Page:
SACRAMENTO - A bill that gives small businesses the opportunity to fix Americans with Disability Act (ADA) violations before getting sued has been signed by California Gov. Brown.
Senate Bill 269, sponsored by Sen. Richard D. Roth (D-Riverside), passed out of the California Senate by a 38-0 vote on April 25, after the Assembly’s 79-0 vote of approval on April 21.
The bill amends the Civil Code, and the Government Code, changing how construction-related accessibility claims proceed under the ADA and California’s Unruh Civil Rights Act of 1959. It allows businesses with payrolls of 50 workers or less to hire a certified access specialist to conduct an inspection and receive a full 120 days to fix problems before facing penalty.
SB 269 is a modified version of last year’s SB 251 which Brown had vetoed
“SB 269 removes the tax credit that was the focus of the Governor’s veto, reduces the employee ceiling for qualifying businesses from 100 to 50 employees, and makes other clarifying changes,” Roth stated in a press release.
Proponents of SB 269, such as the California Chamber of Commerce and 26 other organizations—including the American Society of Interior Designers; California Ambulance Association; California Grocers Association and League of California Cities—supported the bill in part because it can “assist businesses who are trying to ensure they are compliant from being subject to frivolous claims or litigation,” according to an April 15 letter from the bill’s supporters to the California State Assembly.
NBC Bay Area recently reported that its review of more than 10,000 ADA lawsuits filed since 2005 in the five states with the highest disabled populations show that more than 70 percent of the cases are filed in California.
"More lawsuits have been filed in California (7,188) than Florida (3,303), Pennsylvania (677), Texas (651) and New York (1,322) combined," the report noted.
SB 269 provides small business 15 days upon getting sued or receiving a written notice to fix three types of ADA violations without statutory penalties. These violations range from exterior and interior signage; and parking lot paint stripes to detectable warning surfaces.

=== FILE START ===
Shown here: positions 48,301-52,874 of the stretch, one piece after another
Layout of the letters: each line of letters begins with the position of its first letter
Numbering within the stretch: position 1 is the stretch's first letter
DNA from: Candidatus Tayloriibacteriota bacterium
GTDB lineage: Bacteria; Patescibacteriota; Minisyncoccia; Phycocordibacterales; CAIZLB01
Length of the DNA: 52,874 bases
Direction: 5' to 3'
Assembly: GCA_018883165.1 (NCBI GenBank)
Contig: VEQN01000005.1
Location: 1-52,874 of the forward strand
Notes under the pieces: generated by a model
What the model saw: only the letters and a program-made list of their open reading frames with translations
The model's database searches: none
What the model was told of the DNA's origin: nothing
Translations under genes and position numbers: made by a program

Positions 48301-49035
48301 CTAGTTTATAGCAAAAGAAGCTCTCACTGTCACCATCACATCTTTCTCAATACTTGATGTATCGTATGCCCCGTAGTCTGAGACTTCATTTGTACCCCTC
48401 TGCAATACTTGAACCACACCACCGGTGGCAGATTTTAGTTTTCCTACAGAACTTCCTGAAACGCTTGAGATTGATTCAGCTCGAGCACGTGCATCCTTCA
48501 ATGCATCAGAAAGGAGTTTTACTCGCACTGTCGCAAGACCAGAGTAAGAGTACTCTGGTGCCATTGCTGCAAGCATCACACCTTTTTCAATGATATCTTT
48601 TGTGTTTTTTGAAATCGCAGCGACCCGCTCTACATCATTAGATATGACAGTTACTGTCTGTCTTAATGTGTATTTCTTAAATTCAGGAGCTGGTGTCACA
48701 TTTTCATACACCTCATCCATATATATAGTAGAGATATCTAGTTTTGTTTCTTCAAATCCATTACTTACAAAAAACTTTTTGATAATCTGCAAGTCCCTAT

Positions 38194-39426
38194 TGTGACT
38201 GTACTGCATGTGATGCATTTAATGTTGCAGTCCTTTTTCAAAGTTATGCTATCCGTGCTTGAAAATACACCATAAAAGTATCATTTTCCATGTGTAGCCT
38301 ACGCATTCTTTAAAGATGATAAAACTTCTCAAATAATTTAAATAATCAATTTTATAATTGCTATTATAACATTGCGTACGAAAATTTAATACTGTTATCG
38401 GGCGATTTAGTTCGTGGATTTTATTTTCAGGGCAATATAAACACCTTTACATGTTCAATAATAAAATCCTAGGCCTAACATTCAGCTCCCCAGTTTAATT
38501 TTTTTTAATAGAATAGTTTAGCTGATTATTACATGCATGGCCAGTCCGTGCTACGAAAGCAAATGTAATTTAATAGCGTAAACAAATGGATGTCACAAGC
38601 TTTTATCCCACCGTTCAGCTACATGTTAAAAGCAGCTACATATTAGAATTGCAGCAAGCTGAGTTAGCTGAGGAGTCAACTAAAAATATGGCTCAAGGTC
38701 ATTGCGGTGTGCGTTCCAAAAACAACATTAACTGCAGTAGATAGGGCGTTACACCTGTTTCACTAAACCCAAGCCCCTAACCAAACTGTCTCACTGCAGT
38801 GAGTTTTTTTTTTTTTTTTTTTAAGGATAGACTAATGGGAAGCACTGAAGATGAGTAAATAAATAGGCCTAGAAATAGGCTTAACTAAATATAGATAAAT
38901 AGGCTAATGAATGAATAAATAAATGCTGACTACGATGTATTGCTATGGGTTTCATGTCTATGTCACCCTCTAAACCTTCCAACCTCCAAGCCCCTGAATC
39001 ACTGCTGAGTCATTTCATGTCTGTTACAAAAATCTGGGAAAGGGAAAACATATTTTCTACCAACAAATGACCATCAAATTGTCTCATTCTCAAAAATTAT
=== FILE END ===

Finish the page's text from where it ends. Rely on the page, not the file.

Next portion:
This 15-day ADA compliance provision of SB 269 makes good business sense, Kim Stone, president of the Civil Justice Association of California, told the Northern California Record.
“For at least some minor violations, before the business gets sued, the plaintiff’s lawyer has to tell them what the problem is and give them a chance to fix it, commonly called ‘notice and opportunity to cure,’” she said.
Each minor violation can cost a business a $4,000 penalty. That expense does not include lawyer fees that go to plaintiff's counsel.
In addition, SB 269 requires municipal (city and county) building departments to expand their outreach to businesses regarding ADA compliance, and accelerate the permit process for all businesses with 100 employees or less. Further, the bill directs the California Commission on Disability Access to facilitate the training of certified access specialists (CASp), and their inspecting of businesses’ ADA requirements and standards.
“We recommend small businesses hire CASps for an inspection and make any necessary improvements,” Stone said.
Under SB 269, businesses must hire a CASp before the filing of a lawsuit or written notice of an ADA violation.
Brian Ferguson, deputy director of the state's Department of General Services, told the Northern California Record that in 2015 there were 625 CASps, up from 583 in 2014.
Disability Rights California opposed SB 269.
“Current state access laws define small business as a business with 25 employees or less,” wrote Evelyn Abouhassan, the group’s senior legislative advocate in an April 13 letter to Assemblywoman Lorena Gonzalez, D-San Diego.
“SB 269 goes too far because it extends protections and limits liability for civil rights damages to any business with up to 50 employees," she wrote.
The law will go into effect Jan. 1, 2017.